I greatly admire Zuckerberg, I think he’s a cagey strategist playing the long ball, and I don’t believe he’s this naive. He might worry about Google becoming too much of a toll gate for his company’s good, but building a Facebook smartphone in order to contain the Android invasion isn’t the right answer. Google has enough adversaries, some with business models that differ enough from Facebook’s, to offer a choice of viable allies. Stay tuned, as Apple’s CEO said at D10.

JLG@mondaynote.com

The Apple-Intel-Samsung Ménage à Trois

Fascinating doesn’t do justice to the spectacle, nor to the stakes. Taken in pairs, these giants exchange fluids – products and billion$ – while fiercely fighting with their other half. Each company is the World’s Number One in their domain: Intel in microprocessors, Samsung in electronics, Apple in failure to fail as ordained by the sages.

The ARM-based chips in iDevices come from a foundry owned by Samsung, Apple’s mortal smartphone enemy. Intel supplies x86 chips to Apple and its PC competitors, Samsung included, and would like nothing more than to raid Samsung’s ARM business and make a triumphant Intel Inside claim for Post-PC devices. And Apple would love to get rid of Samsung, its enemy supplier, but not at the cost of losing the four advantages it derives from using the ARM architecture: cost, power consumption, customization and ownership of the design.

At its annual investor day last week, Intel CEO Paul Otellini sounded a bit like a spurned suitor as he made yet another bid for Apple’s iDevices business [emphasis mine]:

“Our job is to insure our silicon is so compelling, in terms off running the Mac better or being a better iPad device, that […] they can’t ignore us.”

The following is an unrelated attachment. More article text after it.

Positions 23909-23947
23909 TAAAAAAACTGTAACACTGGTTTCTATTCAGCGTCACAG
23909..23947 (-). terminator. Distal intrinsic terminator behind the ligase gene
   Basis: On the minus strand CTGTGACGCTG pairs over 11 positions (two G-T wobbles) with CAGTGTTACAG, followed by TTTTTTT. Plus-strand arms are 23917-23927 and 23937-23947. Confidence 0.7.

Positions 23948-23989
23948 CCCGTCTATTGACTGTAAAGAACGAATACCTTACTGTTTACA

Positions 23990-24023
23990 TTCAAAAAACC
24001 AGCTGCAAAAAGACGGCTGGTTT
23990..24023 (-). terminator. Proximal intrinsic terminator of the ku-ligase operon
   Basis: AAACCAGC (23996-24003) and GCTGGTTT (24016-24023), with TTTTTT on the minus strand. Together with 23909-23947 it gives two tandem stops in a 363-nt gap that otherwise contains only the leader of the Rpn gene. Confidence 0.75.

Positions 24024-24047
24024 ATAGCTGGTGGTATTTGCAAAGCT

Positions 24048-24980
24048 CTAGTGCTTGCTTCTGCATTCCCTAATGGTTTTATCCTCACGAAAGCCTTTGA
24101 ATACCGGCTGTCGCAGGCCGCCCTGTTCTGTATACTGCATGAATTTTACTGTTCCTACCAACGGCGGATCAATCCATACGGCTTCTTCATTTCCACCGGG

This is a bit odd. Intel is Apple’s only supplier of x86 microprocessors; AMD, Intel’s main competitor, isn’t in the picture. How could Apple ‘‘ignore’’ Intel? Au contraire, many, yours truly included, have wondered: Why has Intel ignored Apple’s huge iDevices business?

Perhaps Intel simply didn’t see the wave coming. Steeped in its domination of the PC business — and perhaps listening too much to the dismissive comments of Messrs. Ballmer and Shaw — Intel got stuck knitting one x86 generation after another. The formula wasn’t broken.

Another, and perhaps more believable, explanation is the business model problem. These new ARM chips are great, but where’s the money? They’re too inexpensive, they bring less than a third, sometimes even just a fifth of the price, of a tried and true x86 PC microprocessor. This might explain why Intel sold their ARM business, XScale chips, to Marvell in 2006.

Then there’s the power consumption factor: x86 chips use more watts than an ARM chip. Regardless of price, this is why ARM chips have proliferated in battery-limited mobile devices. Year after year, Intel has promised, and failed, to nullify ARM’s power consumption advantage through their technical and manufacturing might.

2012 might be different. Intel claims ‘‘the x86 power myth is finally busted.” Android phones powered by the latest x86 iteration have been demonstrated. One such device will be made and sold in India, in partnership with a company called Lava International. Orange, the France-based international carrier, also intends to sell an Intel-based smartphone.

With all this, what stops Apple from doing what worked so well for their Macintosh line: Drop ARM (and thus Samsung), join the Intel camp yet again, and be happy forever after in a relationship with fewer participants?